"This is another sign of Microsoft's maturation with respect to open source," says Jeffrey Hammond, an analyst with Forrester Research. "There has been a real set of stepping stones toward a pragmatic and practical embrace of open source. This is like the final capstone."
The code consists of four drivers that are part of a Microsoft technology called Linux Device Driver for Virtualization. The drivers, once added to the Linux kernel, will provide the hooks for any distribution of Linux to run on Windows Server 2008 and its Hyper-V hypervisor technology.
One of the drivers is a virtual hypervisor bus that talks to the Windows Hyper-V platform that will sit underneath Linux. The other three are positioned on top of that and address performance and storage. One is for virtual networks, one for virtual SCSI and the last is virtual block, a storage mechanism similar to SCSI.
Wolf says there are a few things the virtualisation user base is going to want to know.
He says one question is will users see similar driver compatibility that exists between Microsoft and Citrix today.
"I can install power virtualised drivers on Xen server and they include the driver libraries for Hyper-V so that if I move a Xen server virtual machine to Hyper-V I can just run it without any modification. I am hopeful that with these open source drivers I will have similar compatibility between Hyper-V, Xen and KVM. That would be ideal," he says.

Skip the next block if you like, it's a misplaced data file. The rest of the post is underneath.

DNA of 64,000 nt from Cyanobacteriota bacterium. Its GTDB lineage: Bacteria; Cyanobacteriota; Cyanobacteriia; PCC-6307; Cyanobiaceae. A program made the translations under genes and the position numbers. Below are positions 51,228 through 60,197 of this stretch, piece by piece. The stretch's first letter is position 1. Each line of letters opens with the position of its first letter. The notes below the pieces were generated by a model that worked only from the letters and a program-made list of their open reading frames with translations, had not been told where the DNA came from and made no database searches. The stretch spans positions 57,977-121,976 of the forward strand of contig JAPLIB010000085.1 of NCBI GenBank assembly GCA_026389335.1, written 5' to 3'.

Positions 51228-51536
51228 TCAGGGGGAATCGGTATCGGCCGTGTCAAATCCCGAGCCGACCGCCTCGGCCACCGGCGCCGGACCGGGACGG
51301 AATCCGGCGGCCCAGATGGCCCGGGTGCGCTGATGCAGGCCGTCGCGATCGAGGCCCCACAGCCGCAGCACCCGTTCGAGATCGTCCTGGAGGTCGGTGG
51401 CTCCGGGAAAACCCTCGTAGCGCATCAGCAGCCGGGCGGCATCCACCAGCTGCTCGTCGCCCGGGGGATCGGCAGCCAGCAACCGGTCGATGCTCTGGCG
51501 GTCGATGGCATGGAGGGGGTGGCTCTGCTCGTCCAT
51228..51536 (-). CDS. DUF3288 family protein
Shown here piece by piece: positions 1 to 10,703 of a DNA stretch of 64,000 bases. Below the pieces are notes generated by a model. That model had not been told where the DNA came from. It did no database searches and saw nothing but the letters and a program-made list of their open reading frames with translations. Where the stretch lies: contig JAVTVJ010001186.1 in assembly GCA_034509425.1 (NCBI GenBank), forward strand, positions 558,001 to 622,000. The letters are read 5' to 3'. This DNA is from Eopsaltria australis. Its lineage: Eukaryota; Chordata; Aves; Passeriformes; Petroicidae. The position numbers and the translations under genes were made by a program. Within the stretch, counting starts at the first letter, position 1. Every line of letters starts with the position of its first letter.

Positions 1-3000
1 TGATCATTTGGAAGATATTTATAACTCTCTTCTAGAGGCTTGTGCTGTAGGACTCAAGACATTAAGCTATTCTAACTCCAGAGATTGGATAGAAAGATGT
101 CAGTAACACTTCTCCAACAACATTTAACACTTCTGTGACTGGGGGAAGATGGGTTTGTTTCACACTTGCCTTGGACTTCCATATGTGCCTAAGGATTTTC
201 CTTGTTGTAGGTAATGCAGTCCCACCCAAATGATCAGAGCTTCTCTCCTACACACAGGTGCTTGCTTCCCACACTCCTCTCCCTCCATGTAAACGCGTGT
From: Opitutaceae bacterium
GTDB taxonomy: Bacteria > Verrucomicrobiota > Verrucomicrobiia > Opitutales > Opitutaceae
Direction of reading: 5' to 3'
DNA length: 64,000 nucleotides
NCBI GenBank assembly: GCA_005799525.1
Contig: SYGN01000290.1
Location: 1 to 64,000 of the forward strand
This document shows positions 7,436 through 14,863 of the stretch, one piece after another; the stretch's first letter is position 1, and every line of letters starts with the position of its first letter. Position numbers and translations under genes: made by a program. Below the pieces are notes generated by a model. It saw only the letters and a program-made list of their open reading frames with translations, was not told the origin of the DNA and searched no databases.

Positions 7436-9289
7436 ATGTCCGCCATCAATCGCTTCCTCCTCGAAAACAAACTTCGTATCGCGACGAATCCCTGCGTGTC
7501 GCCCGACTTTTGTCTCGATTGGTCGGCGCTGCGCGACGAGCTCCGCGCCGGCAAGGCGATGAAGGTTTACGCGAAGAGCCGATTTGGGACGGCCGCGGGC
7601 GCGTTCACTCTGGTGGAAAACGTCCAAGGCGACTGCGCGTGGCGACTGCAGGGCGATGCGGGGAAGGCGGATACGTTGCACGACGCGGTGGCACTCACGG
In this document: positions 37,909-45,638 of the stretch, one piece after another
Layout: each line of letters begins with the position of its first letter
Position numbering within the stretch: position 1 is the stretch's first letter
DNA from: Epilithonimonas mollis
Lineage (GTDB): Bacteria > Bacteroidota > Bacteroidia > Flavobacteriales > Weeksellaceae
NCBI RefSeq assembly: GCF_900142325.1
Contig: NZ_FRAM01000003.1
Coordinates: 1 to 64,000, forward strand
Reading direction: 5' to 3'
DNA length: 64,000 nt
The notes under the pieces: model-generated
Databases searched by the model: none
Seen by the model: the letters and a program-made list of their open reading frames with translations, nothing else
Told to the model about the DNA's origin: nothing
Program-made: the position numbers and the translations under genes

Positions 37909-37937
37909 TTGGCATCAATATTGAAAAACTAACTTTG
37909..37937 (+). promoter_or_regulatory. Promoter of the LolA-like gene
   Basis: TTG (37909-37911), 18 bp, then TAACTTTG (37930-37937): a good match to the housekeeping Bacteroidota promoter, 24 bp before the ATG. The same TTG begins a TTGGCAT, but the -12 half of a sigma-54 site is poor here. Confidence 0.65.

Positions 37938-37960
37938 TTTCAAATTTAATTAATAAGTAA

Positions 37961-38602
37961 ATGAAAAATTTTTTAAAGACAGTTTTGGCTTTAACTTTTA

KVM is the hypervisor technology that is already a part of the Linux kernel.
Wolf says one other pressing question is how fast Novell and Red Hat will backport the new Microsoft virtualisation drivers to their distributions.
Greg Kroah-Hartman, the Linux driver project lead and a Novell fellow, says Novell won't hesitate.
"We will have to backport the driver to our enterprise kernel, and that will happen quickly. One of our requirements to get code into our kernel is that it must be accepted upstream and it is now accepted upstream and we can backport it. I don't know a delivery date," he said.